HISTORY MEMORY RELATIVES FAMILY PHOTOS VALUES
How do you find your relatives? Have you thought at least once in your life about your own ancestors? What were they like? People of wealth who were active in the community? Or poor toilers who sincerely hoped that their children and grandchildren would have a better life? How many generations of relatives would you name without a hitch.
HOW TO FIND RELATIVES
Often many of us begin a serious search engines to find people for our ancestors out of sheer interest. Or based on bureaucratic requirements. Let's figure out together how to turn a modest knowledge of grandparents into systematic information. And then create a lush and detailed genealogical tree of your family.
There is nothing more valuable than the words of eyewitnesses. Those who were directly involved in many events, and remember older family members. If you are lucky and your grandparents can tell at least some information - catch this bird of luck by the tail. Ask them in as much detail as possible about everything and everyone. And since you're afraid of missing out on some information, it's better to make a list of questions in advance. You will get a kind of mini-interview.
Ask to see photos, record the conversation on a camera or dictaphone. Believe me, those who can't boast of a treasure in the form of living relatives have to search for ancestors much longer and harder. Don't let such treasured sources of information go unnoticed.
In addition, it is important to go through the family archives. There may be the right documents, photos, diaries. Once upon a time, many photos were signed on the back, and various diary entries were kept. They may not always be helpful in finding relatives, but they are interesting enough - as cultural mementos of bygone times.
Try to keep all the valuable things you have. For example, a simple photograph can tell a lot about who the person worked, where and how they lived. Be sure to look closely at every detail of the photos. This will make it easier for you to gather new information, as well as recognize ancestors in other old photos. If you're afraid of forgetting something, then be sure to write down everything you see fit.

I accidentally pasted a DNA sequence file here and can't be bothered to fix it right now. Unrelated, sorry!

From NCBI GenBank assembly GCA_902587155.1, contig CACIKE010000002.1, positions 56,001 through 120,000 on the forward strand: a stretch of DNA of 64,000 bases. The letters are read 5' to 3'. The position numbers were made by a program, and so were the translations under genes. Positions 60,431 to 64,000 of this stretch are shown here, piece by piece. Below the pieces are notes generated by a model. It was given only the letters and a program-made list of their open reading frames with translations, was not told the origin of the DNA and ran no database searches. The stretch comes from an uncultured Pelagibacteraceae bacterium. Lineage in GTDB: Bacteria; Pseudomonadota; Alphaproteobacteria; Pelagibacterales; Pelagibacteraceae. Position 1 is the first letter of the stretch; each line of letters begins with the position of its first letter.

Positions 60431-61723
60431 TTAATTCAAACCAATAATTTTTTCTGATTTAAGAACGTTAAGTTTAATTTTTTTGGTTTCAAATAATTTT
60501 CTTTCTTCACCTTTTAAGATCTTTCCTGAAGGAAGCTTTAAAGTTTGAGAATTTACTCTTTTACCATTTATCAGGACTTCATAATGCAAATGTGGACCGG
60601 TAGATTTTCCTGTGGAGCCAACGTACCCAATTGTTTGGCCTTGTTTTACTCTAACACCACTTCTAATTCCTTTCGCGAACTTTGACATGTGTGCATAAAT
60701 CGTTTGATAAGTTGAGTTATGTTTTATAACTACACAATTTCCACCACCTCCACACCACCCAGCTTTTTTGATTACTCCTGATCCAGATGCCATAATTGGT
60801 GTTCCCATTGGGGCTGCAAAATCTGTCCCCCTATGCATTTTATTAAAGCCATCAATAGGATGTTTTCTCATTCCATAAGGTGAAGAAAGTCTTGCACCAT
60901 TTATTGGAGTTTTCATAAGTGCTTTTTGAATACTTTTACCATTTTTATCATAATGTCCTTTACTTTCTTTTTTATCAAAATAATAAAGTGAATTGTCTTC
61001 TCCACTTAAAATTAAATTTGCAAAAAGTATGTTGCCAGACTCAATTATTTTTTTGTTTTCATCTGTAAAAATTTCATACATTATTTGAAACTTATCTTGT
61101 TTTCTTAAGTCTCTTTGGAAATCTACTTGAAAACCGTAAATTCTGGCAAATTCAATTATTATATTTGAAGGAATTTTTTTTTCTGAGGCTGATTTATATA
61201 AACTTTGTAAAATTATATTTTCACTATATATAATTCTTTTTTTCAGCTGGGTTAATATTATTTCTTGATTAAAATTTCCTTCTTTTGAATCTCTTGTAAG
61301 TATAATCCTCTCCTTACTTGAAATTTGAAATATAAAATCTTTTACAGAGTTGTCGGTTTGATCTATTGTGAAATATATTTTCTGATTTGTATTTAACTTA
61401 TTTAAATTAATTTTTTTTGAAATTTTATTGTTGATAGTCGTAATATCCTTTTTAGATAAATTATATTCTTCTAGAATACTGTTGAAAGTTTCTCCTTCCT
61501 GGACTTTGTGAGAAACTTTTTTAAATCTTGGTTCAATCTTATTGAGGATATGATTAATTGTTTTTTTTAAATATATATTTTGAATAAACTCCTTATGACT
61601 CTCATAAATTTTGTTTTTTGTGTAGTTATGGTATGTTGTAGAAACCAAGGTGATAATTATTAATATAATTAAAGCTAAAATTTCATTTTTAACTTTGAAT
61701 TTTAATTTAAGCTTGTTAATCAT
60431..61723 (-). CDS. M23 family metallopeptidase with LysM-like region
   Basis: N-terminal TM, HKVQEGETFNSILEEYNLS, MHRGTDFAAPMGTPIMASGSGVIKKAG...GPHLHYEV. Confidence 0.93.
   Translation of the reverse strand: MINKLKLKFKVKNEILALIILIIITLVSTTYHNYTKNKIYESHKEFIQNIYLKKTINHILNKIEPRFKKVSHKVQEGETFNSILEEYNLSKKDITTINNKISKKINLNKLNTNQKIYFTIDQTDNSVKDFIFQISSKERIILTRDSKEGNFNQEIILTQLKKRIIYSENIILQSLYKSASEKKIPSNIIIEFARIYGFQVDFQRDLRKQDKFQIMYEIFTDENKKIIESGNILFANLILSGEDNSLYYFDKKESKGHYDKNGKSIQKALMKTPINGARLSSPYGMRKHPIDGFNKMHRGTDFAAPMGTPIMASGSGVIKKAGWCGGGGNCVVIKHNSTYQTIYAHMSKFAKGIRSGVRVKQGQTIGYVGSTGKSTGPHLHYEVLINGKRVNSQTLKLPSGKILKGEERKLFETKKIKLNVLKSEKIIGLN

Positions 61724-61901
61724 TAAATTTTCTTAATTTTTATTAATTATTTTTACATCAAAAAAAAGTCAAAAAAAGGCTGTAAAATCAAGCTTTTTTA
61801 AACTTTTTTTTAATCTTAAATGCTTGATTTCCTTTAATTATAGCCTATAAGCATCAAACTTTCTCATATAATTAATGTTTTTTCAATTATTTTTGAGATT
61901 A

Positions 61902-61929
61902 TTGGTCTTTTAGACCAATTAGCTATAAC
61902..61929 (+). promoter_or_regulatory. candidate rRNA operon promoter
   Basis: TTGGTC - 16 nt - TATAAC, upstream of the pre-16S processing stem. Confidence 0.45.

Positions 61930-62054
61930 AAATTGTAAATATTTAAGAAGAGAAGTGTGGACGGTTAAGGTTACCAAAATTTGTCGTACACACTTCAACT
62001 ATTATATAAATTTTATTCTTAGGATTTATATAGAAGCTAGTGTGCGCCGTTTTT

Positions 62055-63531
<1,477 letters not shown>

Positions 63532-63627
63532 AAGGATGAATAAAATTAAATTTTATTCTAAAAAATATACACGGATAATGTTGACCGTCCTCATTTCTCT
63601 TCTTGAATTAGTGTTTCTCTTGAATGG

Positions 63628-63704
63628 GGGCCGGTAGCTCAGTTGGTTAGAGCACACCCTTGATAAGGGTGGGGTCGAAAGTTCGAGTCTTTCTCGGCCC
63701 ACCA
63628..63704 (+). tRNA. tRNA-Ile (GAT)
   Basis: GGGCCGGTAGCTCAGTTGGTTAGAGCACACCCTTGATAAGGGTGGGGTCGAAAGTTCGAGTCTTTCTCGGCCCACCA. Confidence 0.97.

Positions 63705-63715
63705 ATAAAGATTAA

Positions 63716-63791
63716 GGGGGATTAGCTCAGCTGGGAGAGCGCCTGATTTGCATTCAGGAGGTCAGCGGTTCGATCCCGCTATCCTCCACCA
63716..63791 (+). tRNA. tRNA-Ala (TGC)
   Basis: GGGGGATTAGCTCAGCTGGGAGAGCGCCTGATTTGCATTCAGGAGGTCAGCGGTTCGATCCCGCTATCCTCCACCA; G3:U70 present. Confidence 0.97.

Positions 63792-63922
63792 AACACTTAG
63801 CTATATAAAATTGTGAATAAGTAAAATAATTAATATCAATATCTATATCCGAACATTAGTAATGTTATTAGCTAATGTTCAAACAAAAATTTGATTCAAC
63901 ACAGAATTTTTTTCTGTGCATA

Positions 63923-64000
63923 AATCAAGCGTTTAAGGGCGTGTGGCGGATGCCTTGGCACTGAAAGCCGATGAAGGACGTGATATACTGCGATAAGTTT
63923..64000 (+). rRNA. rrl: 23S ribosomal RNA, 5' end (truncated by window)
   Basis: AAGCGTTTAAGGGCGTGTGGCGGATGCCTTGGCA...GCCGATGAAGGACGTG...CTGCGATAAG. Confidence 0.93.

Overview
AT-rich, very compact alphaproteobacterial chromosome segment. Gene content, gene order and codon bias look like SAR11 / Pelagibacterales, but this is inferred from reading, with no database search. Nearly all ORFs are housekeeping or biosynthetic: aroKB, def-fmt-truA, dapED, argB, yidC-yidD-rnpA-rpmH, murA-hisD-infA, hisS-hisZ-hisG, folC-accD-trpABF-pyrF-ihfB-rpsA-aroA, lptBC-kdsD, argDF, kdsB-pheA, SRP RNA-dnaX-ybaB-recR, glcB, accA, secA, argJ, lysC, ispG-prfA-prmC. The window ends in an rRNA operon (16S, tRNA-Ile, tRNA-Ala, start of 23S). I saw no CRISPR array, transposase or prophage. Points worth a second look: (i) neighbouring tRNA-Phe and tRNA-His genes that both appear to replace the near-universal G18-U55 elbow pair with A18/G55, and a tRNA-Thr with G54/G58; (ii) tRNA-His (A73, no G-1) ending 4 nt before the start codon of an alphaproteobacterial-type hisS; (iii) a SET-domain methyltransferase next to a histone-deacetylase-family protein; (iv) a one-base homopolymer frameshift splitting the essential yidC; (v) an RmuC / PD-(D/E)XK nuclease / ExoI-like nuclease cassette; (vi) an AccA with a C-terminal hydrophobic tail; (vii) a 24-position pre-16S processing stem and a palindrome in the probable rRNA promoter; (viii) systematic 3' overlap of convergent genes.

Organize your information
Let's say you now have a certain amount of information about living relatives as well as those who are no longer there. What's next? Experts advise you to take detailed notes of all the data you have managed to obtain. Be careful with dates, names, patronymics. All of this is as important as possible.
Act in whatever way is easiest for you. Take a large sheet of paper and a pen, or open a document on your computer and start taking notes. Put yourself as the starting link in your genealogical tree, and then gradually continue to indicate all the available information. You, your siblings, your parents, their parents. So you'll notice that your system expands. New people, names, dates are added. But what if you don't know some of the dates? Where do you look next?
Working with Internet sources and archives
The next step in the search for lost ancestors can be registries, archives and the Internet. Many archives digitize paper versions of documents, so you don't have to travel far and wide to get any reference. To get the information you need, all you have to do now is send a request to the institution's e-mail address. Requests should be sent to the place of residence of the relative you are trying to find.
But remember that such information also has a certain shelf life. In village councils, information about a person is kept for about 60-70 years. Then it is transferred to the district archive. After about the same period, the documents are sent for storage to the regional archive. If you are trying to find a really distant ancestor, it might make sense to go straight to the regional archives.
Moreover, you can find additional information on thematic websites or in open databases. It's enough to enter the appropriate search query on the Web and scour the relevant web pages. It's not guaranteed that you'll find enough data, but even the slightest clue can help your search. For example, relatives of veterans of World War II may try to find the relevant information on the sites "Feat of the People," "Memory of the People," "Memorial.
It so happens that someone from the big family was brought to their native land from far away countries. Don't get upset, the chain of enquiries doesn't stop there. Thanks to the Internet, you can also send the request you need to a special agency in another country. It also happens that the necessary "overseas" reference will come to you faster than the domestic one.
The main thing is to know exactly where your ancestor lived. Many of the names of cities and towns have changed many times, which may confuse you. In addition, information does tend to get lost. Sometimes even forever. The lion's share of archival information was destroyed because of the hard events of the past centuries.